The city’s determined to expand the bike lane network in these Queens neighborhoods

Photo courtesy of DOT

In a study published by the Department of Transportation (DOT), the city announced that it had identified three Priority Bicycle Districts in Queens that required additional bike lanes to promote safety.

Safer Cycling: Bicycle Ridership and Safety in New York City” was released on July 31 to outline the progress New York City has made in terms of cyclist safety and the explosive growth in cyclists from since 2006.

The report found that cycling increased far faster than population or employment growth and that in 2016 bicycle trips increased by 150 percent, or by 98 million from 2006. The number of cyclist fatalities has slightly decreased as the number of cyclists and bicycle lanes has increased but the report argues that the city must do more.


In 2016 alone, 18 cyclists were killed in New York City. Most cyclist fatalities occurred at intersections and areas where there were no “bicycle facilities.” The DOT’s Priority Bicycle Districts (PBC), including three in Queens, accounted for 14 percent of the city’s bicycle lane network but 23 percent of cyclists killed and severely injured.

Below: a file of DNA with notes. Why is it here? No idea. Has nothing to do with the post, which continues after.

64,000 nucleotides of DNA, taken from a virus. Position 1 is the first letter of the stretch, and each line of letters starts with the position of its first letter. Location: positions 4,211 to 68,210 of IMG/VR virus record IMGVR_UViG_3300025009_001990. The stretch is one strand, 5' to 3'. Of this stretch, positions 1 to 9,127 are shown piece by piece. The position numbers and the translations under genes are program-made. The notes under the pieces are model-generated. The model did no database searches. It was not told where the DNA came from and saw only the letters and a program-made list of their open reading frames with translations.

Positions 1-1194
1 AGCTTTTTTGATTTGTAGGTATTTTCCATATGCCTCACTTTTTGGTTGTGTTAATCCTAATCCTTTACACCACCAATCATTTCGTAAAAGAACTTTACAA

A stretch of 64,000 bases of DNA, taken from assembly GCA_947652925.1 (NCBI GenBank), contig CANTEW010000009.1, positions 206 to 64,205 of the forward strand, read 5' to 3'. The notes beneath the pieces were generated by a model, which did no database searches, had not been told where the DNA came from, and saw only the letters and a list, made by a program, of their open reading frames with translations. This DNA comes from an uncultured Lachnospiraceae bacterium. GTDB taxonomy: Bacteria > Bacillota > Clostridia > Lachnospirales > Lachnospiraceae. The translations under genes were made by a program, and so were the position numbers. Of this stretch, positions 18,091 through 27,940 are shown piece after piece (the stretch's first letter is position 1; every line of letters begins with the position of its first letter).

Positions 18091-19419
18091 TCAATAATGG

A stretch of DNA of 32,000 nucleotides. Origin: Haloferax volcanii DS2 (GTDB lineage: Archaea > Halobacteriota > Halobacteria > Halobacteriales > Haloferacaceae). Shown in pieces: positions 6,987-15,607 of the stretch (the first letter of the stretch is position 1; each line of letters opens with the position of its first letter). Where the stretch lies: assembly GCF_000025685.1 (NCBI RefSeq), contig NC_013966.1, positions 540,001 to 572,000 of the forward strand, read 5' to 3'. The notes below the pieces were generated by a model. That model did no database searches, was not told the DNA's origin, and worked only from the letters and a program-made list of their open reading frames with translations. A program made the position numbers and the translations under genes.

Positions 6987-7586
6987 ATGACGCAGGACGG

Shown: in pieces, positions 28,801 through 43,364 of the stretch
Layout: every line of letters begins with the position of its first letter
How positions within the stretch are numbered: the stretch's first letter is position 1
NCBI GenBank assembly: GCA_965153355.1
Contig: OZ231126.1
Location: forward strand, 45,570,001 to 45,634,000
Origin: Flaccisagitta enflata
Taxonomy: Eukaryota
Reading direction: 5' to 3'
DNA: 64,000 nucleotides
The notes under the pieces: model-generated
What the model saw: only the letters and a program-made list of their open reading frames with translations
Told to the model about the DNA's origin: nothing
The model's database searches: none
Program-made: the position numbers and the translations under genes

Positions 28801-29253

Community Board 3, which includes East Elmhurst, Jackson Heights and Corona; Community Board 4, encompassing Corona and Elmhurst and Community Board 5, which includes Ridgewood, Maspeth, Glendale and Middle Village are all scheduled to receive new bike lanes through 2022.

Sunnyside has been the scene of several bicycle deaths this year, including a father of three who was cycling home when he was hit by a drunk driver.

According to the report, the city will enhance or create 75 miles of bicycle lanes in the 10 PBCs by 2022. The DOT will also continue to add 50 miles of bike lanes a year, which includes 10 miles of protected bike lanes.

In 2018, DOT will complete a study to outline the best practices in intersection design and make recommendations for safer options.  The study also found that the expansion of Citi Bike has a positive impact on cyclist safety.

During the first year if its implementation, the city experience a 17 percent decrease in cyclists killed or seriously injured within the bike share area. Astoria is set to get 59 Citi Bike stations by the end of the summer or early fall.

“As the city continues to grow, more New Yorkers are cycling than ever before, whether as part of their jobs, for recreation and exercise, to run errands, or as part of their daily commute,” said DOT Commissioner Polly Trottenberg in a letter addressed to New Yorkers in the study. “The City of New York is committed to supporting this trend and ultimately doubling the number of regular cyclists across the five boroughs.”

To view the full study, click here.

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